Since its start with silent films in the 1800s, the movie industry has shifted and changed dramatically in the last few decades. Today handfuls of genres such as comedy, drama, action, thriller, horror, and many more are enjoyed by millions of people around the world. Because of their global appeal, thousands of movies have to be translated, and subsequently subtitled or dubbed to be enjoyed by everyone.
When one hears about a movie from another country, probably the first thing that calls one’s attention is the title. The title, as a marketing tool, is incredibly important. Along with the trailer, it has to grab the eye of the consumer, keep his attention and, most of all, leave him wanting more. A title has to all at once, say what the movie is about, while still leaving more to be discovered. Sometimes, foreign markets have a difficult time creating a movie title that fits a certain market, and more importantly, a culture. A movie title that has the word “sex” in it, for example, will most certainly be omitted if it will be shown in conservative countries. Let’s look at some examples of movie title translations. You will see that some of them have been translated in rather odd manners. Here are a few examples:
Knocked Up: This movie about a 20-something getting pregnant after a one-night stand is a comedy with a little drama mixed in. But why, oh why, was it translated as “Slightly Pregnant” (Ligeramente embarazada) in many Latin American countries? Strangely enough, in Italy it was translated as “Very Pregnant” (Molto Incinta).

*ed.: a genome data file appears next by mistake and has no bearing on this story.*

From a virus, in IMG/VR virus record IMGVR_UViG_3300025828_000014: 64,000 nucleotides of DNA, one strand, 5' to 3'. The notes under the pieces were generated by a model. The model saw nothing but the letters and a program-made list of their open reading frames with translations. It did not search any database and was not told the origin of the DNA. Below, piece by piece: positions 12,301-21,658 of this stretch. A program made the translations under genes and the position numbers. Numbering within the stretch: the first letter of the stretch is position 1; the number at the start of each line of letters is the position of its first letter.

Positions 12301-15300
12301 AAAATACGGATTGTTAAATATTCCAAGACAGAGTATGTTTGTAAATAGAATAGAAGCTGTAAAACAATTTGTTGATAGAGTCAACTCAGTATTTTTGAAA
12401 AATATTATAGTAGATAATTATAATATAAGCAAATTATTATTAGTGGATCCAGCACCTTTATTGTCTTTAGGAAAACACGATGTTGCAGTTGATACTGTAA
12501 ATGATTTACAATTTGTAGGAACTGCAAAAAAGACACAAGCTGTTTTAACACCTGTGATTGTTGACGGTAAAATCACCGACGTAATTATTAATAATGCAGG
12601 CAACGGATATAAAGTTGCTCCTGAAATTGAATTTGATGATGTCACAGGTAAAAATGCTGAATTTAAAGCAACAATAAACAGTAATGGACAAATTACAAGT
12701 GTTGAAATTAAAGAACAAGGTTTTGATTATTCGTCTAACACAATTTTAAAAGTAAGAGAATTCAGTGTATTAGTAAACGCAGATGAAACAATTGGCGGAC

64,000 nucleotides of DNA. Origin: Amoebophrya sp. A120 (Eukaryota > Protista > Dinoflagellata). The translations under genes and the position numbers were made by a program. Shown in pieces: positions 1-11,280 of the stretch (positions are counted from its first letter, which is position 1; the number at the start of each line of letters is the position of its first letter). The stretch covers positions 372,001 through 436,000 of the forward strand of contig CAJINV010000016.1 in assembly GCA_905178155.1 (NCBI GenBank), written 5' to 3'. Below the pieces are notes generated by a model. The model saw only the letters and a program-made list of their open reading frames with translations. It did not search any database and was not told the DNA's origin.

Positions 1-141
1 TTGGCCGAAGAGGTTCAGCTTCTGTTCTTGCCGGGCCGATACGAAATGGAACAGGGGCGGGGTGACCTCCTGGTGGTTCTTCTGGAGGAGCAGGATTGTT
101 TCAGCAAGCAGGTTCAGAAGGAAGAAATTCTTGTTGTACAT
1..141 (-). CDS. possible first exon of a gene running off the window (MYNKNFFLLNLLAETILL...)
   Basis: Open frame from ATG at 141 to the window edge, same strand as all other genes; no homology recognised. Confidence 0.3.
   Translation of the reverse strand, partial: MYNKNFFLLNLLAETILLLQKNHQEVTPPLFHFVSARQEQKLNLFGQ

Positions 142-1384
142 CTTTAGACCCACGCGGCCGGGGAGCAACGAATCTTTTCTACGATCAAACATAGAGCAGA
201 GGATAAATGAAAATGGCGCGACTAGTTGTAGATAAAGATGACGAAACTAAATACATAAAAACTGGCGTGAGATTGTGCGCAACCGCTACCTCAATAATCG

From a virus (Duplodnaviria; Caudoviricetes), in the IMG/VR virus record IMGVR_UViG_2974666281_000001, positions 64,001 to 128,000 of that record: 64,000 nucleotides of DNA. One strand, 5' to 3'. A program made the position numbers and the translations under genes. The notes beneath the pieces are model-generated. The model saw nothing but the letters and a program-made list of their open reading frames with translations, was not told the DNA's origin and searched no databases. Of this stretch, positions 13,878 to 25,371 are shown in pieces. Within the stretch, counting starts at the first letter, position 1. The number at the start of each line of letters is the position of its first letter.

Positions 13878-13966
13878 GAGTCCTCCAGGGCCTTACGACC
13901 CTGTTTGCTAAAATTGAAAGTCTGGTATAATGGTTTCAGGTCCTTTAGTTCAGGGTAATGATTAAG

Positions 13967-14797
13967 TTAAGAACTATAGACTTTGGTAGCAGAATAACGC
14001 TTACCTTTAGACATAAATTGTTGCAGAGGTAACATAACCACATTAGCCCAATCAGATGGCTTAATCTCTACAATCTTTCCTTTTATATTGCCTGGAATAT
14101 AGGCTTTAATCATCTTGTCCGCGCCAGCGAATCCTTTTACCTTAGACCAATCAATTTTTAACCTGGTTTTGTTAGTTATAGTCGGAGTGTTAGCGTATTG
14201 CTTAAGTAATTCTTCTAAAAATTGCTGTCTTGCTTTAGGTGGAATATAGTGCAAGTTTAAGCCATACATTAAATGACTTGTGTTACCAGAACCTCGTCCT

Cloudy with a Chance of Meatballs: This lovely animated film about food that falls from the sky was translated as “It’s Raining Falafel” (Geshem shel Falafel) in Israel. This movie title created a tiny bit of controversy in the community because the movie title was localized. Both meatballs and falafels are popular dishes in Israel; however, the marketing industry decided to switch the words in attempts to capture that culture’s attention.
Jaws: This movie about an enormous and predatory great white shark frightened millions of moviegoers in the 70s and is still scaring people today. In Spanish it is titled “Shark” (Tiburón) and like its English counterpart, the title denotes a feeling of doom and mystery. In France however, it is titled “The Teeth of the Sea” (Les dents de la mer) and, while this may sound awkward in English, it actually makes sense in France. The actual name for the word jaw in France is mâchoire, and it does not create any sense of terror in the consumer. The phrase “teeth of the sea,” however, conveys precisely this feeling to the French.
Have you ever seen interesting movie title translations?